See also


  1. ^ "Fred Biletnikoff". Pennsylvania Center for the Book. Archived from the original on November 22, 2016. Retrieved November 21, 2016.
  2. ^ Birchfield, Jeff (February 21, 2014). "At 70, Biletnikoff relishes his past". Johnson City Press. Retrieved December 5, 2016.
  3. ^ 1920 United States Federal Census, 1930 United States Federal Census
  4. ^ Hoffman, Frank; Gerhard, Falk; Manning, Martin J. (2013). Football and American Identity. Routledge. p. 94. ISBN 978-1135427146. Retrieved December 5, 2016.
  5. ^ Tafur, Vic (September 26, 2012). "Biletnikoff, honored at high school, praises Mark Davis". San Francisco Chronicle. Retrieved December 5, 2016.
  6. ^ "Bob Biletnikoff Leads Florida's Back Selection". Ocala Star-Banner. Associated Press. November 10, 1964. p. 10. Retrieved December 1, 2016.
  7. ^ "Record Books Rewritten As Florida State Rips TU". The Oklahoman. Associated Press. October 20, 1985. Retrieved December 5, 2016.
  8. ^ a b "Fred Biletnikoff College Stats". Sports-Reference. Retrieved December 1, 2016.
  9. ^ Martin, Buddy (November 22, 1964). "Eager FSU Bombs Gators". Ocala Star-Banner. AFN. p. 25. Retrieved December 1, 2016.
  10. ^ a b Nohe, Patrik (July 19, 2013). "FSU All-Time Countdown – No. 14 – Fred Biletnikoff". Miami Herald. Retrieved December 1, 2016.
  11. ^ "Butkus Again All-American". Eugene Register-Guard. December 4, 1964. p. 1B. Retrieved December 1, 2016.
  12. ^ Johns, Walter (November 30, 1964). "Captains' All-America Honors 2 Irish Stars". Evening Independent.
  13. ^ Gangi, Ted. "FWAA All-America" (PDF). Archived (PDF) from the original on December 27, 2015.
  14. ^ "Tide's Wayne Freeman Wins All-America Honors". The Tuscaloosa News. November 17, 1964. p. 9. Retrieved December 1, 2016.
  15. ^ "Notable Lambda Chis". 2018. Retrieved April 15, 2018.
  16. ^ Toomay, Pat. "Part 2: The wild and the innocent". ESPN. Retrieved November 21, 2016.
  17. ^ a b "Raiders waive Biletnikoff". Lawrence Journal-World. Associated Press. June 12, 1979. p. 13. Retrieved December 1, 2016.
  18. ^ Smith, Don (1996). "Fred Biletnikoff: "I like catching passes."" (PDF). The Coffin Corner. Vol. 18, no. 5. Retrieved November 21, 2016.
  19. ^ "(Not So) Fast Freddy". Pro Football Hall of Fame. February 23, 2010. Retrieved November 21, 2016.
  20. ^ "Raiders in the Hall of Fame – Fred Biletnikoff". Oakland Raiders. Archived from the original on December 12, 2016. Retrieved December 1, 2016.
  21. ^ Career receiving yards, 1978 leaderboard
  22. ^ Plaschke, Bill (January 14, 2001). "Stickum Up!". Los Angeles Times. Retrieved December 3, 2016.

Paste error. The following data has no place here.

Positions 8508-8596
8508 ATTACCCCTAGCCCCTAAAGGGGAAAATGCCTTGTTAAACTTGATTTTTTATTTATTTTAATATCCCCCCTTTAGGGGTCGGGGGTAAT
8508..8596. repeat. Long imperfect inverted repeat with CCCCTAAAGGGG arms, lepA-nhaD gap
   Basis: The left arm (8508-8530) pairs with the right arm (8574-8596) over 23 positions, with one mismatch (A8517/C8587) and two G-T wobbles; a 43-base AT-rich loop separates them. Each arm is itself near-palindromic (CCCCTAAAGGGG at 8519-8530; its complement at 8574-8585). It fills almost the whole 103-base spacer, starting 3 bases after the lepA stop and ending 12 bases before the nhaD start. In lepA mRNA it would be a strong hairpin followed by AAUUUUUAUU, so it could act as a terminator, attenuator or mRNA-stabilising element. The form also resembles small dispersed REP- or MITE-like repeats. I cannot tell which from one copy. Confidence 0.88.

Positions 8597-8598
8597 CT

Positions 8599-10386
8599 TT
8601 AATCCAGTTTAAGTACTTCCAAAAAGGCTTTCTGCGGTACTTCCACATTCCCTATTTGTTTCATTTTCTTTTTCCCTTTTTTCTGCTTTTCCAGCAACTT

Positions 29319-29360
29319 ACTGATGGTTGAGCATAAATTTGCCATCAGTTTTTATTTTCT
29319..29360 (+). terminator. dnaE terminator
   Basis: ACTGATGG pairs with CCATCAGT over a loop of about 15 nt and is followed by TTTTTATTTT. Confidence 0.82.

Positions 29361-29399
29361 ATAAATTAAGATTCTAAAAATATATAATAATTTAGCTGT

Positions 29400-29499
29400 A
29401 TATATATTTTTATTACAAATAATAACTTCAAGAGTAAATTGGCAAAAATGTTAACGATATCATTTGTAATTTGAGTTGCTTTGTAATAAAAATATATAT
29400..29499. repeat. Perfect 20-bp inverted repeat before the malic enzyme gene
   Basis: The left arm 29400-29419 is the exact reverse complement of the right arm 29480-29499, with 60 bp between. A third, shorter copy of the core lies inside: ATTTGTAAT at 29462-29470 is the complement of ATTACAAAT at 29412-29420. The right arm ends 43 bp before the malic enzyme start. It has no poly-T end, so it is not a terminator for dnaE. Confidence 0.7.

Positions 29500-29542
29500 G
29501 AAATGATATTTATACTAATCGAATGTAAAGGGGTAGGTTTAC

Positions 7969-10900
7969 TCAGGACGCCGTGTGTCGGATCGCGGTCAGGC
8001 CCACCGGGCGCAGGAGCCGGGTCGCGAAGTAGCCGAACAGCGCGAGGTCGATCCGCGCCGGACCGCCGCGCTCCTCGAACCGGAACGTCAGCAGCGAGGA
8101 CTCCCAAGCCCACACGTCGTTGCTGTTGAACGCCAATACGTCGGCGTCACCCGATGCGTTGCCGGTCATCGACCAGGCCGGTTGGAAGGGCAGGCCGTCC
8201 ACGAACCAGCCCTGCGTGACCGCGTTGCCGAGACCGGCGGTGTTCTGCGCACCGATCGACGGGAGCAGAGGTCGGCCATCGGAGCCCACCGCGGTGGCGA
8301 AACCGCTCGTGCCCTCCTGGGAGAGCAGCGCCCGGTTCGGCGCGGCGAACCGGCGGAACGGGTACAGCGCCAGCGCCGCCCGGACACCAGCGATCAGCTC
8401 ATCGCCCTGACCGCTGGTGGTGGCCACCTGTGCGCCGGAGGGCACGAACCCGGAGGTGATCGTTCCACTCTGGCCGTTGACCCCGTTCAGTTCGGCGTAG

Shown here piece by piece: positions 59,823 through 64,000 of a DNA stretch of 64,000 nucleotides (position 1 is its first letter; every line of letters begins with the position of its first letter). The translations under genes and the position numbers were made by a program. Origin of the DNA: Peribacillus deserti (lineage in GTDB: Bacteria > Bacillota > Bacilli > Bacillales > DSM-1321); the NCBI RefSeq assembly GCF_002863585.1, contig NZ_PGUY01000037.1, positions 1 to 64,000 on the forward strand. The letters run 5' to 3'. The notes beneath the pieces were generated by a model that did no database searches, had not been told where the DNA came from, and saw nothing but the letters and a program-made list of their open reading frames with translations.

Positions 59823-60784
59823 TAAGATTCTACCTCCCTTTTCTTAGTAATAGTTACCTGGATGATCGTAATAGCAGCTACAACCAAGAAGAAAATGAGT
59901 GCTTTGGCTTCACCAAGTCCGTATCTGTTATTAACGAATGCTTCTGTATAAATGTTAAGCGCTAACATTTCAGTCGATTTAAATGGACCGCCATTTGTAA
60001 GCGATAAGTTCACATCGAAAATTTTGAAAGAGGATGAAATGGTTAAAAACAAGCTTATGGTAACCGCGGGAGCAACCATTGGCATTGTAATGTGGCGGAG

23. ^ "Stickum: They Both Use It". Reading Eagle. Associated Press. December 26, 1974. p. 44. Retrieved December 4, 2016.
  24. ^ Kaplan, Emily (July 14, 2015). "History of the NFL in 95 Objects: Stickum". Sports Illustrated. Retrieved December 4, 2016.
  25. ^ Chadiha, Jeffri (August 9, 2007). "Notorious image sticks with these Raiders". ESPN. Retrieved December 4, 2016.
  26. ^ a b c Miller, Rusty (February 2, 1988). "Ditka, trio 1988 picks for Hall". Kentucky New Era. Associated Press. p. 2B. Retrieved December 5, 2016.
  27. ^ "Boston Patriots at Oakland Raiders - October 24th, 1965". Pro-Football-Reference. Sports Reference. Retrieved December 5, 2016.
  28. ^ a b c "Fred Biletnikoff Stats". Sports Reference. Retrieved December 2, 2016.
  29. ^ Bock, Hal (January 1, 1968). "Oakland romps past Houston, 40-7; meets Packers in Super Bowl Jan. 14". Youngstown Vindicator. Associated Press. p. 55. Retrieved December 1, 2016.
  30. ^ "Super Bowl II - Oakland Raiders vs. Green Bay Packers - January 14th, 1968". Sports Reference. Retrieved December 2, 2016.
  31. ^ Rollow, Cooper (July 28, 1988). "Catching On To Fame". Chicago Tribune. Retrieved December 9, 2016.
  32. ^ "Fred Biletnikoff Bio". Pro Football Hall of Fame. Retrieved December 9, 2016.
  33. ^ "Fred Biletnikoff". CFLapedia. Retrieved November 14, 2016.
  34. ^ Dubow, Josh (January 31, 2007). "Hall of Famer Biletnikoff Retires". The Washington Post. Associated Press. Retrieved December 5, 2016.
  35. ^ Lynem, Julie; Finz, Stacy; Wilson, Marshall (February 17, 1999). "Ex-Raider's Daughter Slain / Boyfriend of Tracey Biletnikoff arrested at Mexico border". San Francisco Chronicle. Retrieved December 5, 2016.
  36. ^ "Man guilty of killing Tracey Biletnikoff". ESPN. Associated Press. March 15, 2012. Retrieved December 9, 2016.
  37. ^ "Killer of ex-Raider Fred Biletnikoff's daughter sentenced". Associated Press. June 16, 2012. Retrieved December 9, 2016.
  38. ^ "A Legend and his Daughter's Legacy". Sports Illustrated. February 24, 2016. Retrieved December 9, 2016.
  39. ^ a b Morelli, Joe (January 10, 2016). "Fred Biletnikoff proud to be receiving Walter Camp Man of Year honor". New Haven Register. Retrieved December 9, 2016.
  40. ^ "Sporting News Top 100 Football Players". Democrat and Chronicle. August 15, 1999. p. 3D. Retrieved November 21, 2016 – via Open access icon
  41. ^ Pino, Mark (April 17, 1994). "A Raiders move would hurt Bucs". Ocala Star-Banner. p. 1C. Retrieved December 5, 2016.
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Fred Biletnikoff